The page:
Kitchen island cupboards add flow and aesthetics to your kitchen. Insert a slide-in stove and you’ve got a kitchen island with actual purpose. Slide-in ranges or ranges have been the go-to appliance for island cupboards. They’re slick and affordable, and they impart a built-in look. The assembly for a typical kitchen island cabinet equipped with cooker requires planning and the application of basic cabinetry methods.
Three types of kitchen stoves or ranges are widely utilized in contemporary kitchens: the drop-in, the free-standing and also the slide-in. The drop-in is exactly what it implies. It falls into the cabinet in the top. The free-standing has two finished sides using a control panel which rises upwards from the rear. The slide-in has bare back and sides, with a control panel on the front above the oven. The slide-in has exploded in popularity for usage in islands due to its streamlined look, low profile and built-in appearance. Some models have a lip which overhangs the top of the countertop to prevent overuse or errant food particles from dropping between the stove and cupboards. Most slide-in stoves have standard measurements. They require a 30-inch-wide opening, 24 inches in depth, with a countertop height of 36 inches.
Ensure you have venting abilities before designing a kitchen island using a slide-in cooker. You have two options: the overhead and the downdraft. The overhead vent hood draws heat, smoke and fumes upwards. This kind of vent hood is not widely used on island cupboards since it obstructs vision, however a few are designed with wood planks, tile, stainless steel or copper so that the hood is an attractive centerpiece. The most common type of slide-in stove utilizes a downdraft vent. This kind requires venting beneath the ground through ductwork to the outside. Some preparation or construction is essential before installing a slide-in cooker unless ductwork exists under the ground. Another kind of vent recirculates fumes. This type uses a filter to clean the air before it re-enters the kitchen. Use this type if no other option exists. They are less efficient compared to overhead or downdraft ports.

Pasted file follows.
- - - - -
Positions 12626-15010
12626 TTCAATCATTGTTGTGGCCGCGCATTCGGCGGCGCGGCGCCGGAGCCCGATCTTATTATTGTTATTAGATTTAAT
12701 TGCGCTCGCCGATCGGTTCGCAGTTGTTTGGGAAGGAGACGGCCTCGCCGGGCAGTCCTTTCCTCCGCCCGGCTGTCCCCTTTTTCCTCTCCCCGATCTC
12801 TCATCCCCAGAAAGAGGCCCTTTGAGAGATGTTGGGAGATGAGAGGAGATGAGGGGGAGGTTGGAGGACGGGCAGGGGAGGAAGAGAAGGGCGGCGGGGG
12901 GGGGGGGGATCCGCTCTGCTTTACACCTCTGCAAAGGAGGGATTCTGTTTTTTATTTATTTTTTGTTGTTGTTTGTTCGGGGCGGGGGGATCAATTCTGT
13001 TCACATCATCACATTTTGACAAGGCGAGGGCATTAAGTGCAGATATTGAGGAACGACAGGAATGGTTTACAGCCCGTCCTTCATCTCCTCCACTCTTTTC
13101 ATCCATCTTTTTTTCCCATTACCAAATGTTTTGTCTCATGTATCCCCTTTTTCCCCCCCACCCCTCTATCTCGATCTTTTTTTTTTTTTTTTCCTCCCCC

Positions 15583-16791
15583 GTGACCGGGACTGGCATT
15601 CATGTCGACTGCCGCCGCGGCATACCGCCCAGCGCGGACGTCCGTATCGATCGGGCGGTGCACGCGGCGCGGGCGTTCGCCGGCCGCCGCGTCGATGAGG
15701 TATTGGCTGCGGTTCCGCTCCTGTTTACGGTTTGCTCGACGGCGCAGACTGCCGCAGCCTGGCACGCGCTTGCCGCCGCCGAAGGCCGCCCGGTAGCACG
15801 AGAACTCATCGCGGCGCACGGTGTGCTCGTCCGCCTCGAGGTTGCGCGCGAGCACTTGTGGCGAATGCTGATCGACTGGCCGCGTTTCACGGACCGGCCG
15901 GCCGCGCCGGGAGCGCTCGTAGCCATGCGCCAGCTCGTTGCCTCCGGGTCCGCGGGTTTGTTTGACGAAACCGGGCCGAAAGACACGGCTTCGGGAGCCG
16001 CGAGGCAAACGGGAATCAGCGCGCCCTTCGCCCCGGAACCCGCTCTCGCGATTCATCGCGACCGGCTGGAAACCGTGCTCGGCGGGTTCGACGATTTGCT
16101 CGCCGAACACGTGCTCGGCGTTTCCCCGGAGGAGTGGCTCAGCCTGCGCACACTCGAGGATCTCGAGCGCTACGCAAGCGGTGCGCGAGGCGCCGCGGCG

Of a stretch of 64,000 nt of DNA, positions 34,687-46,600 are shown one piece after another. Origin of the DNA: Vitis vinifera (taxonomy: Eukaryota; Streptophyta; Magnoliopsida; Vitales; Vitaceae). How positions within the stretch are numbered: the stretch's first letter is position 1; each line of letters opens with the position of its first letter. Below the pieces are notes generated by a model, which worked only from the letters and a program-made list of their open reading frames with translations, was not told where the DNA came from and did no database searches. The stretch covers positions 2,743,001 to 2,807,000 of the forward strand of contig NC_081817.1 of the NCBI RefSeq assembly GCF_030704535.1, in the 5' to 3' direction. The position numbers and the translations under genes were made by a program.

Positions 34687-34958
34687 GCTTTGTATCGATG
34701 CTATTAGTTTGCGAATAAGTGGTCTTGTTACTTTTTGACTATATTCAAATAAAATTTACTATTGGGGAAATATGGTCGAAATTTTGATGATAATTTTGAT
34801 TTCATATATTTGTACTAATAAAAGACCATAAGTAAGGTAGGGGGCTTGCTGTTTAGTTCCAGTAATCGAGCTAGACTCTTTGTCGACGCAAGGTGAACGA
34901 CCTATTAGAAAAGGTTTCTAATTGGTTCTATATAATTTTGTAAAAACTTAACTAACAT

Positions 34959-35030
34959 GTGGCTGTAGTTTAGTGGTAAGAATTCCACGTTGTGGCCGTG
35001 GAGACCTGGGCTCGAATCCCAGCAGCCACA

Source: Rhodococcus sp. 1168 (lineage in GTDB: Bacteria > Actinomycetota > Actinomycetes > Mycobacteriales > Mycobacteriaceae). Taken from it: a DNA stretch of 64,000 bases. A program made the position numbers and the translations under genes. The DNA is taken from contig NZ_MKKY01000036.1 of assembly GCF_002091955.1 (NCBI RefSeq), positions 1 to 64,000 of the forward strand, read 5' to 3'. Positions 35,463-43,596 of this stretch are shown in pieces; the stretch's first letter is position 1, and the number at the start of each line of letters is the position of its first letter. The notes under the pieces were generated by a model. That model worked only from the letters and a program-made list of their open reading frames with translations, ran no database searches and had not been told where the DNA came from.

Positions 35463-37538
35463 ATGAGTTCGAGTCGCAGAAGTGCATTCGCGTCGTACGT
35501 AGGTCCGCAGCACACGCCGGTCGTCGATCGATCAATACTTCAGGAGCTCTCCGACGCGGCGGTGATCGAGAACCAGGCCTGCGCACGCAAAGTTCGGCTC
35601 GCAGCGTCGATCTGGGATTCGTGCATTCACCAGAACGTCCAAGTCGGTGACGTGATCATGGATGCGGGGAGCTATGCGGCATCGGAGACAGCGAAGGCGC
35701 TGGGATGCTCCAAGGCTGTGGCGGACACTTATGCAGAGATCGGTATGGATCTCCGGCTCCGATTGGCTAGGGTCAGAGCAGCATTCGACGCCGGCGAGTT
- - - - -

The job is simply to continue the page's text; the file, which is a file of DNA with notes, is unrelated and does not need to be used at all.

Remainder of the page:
Draw and Construct
Draw up a plan which includes the needed measurements. Assess your stove’s requirements for installation, making certain they don’t differ from the standard 24-by-30-by-36-inches. Draw out the length of the island and set the 30-inch opening where you need it. Mark the footprint of the island around the ground. Put in the wiring and ductwork as needed. Plan to build two separate cupboards — without backs — utilizing 3/4-inch hardwood plywood. Measure the length of the island and cut one piece of plywood which will span both cupboards and provide a uniform capital for the entire island. Finish everything, for example, front, both sides of the two cabinets and the plywood back with the choice of stain and a clear finish such as lacquer, or use paint. Incorporate a combination of doors and drawers, leaving the cupboards shorter than needed to accommodate the depth of the countertop. Install the cupboards to the ground at the ends of the island, separated from the essential 30-inch space to your cooker. Attach the rear and trim all four corners with your selection of finished molding.
Top It off
Most slide-in stove manufacturers include a filler strip that fits between the rear of the cooker and the rear of the island, but the consequent appearance is amateurish. Cut one piece of 3/4-inch fir plywood at least 3/4 inch bigger than the outside dimensions of the island on all four sides to match across the top. Refer to the manufacturer’s directions to cut the opening to the cooker using a circular saw. For best results, this dimension must be included in 1/16 inch — plus or minus — of the required opening size. If you’re unsure about cutting down the opening, seek the services of a cabinetmaker to do it for you. Nail the top to both closets and the rear. Incorporate a 3/4-by-1 1/2-inch fascia trim of poplar or pine around the perimeter. Finish the top with your choice of countertop material. Slide the stove into the opening after hooking up with the venting and electrical wiring.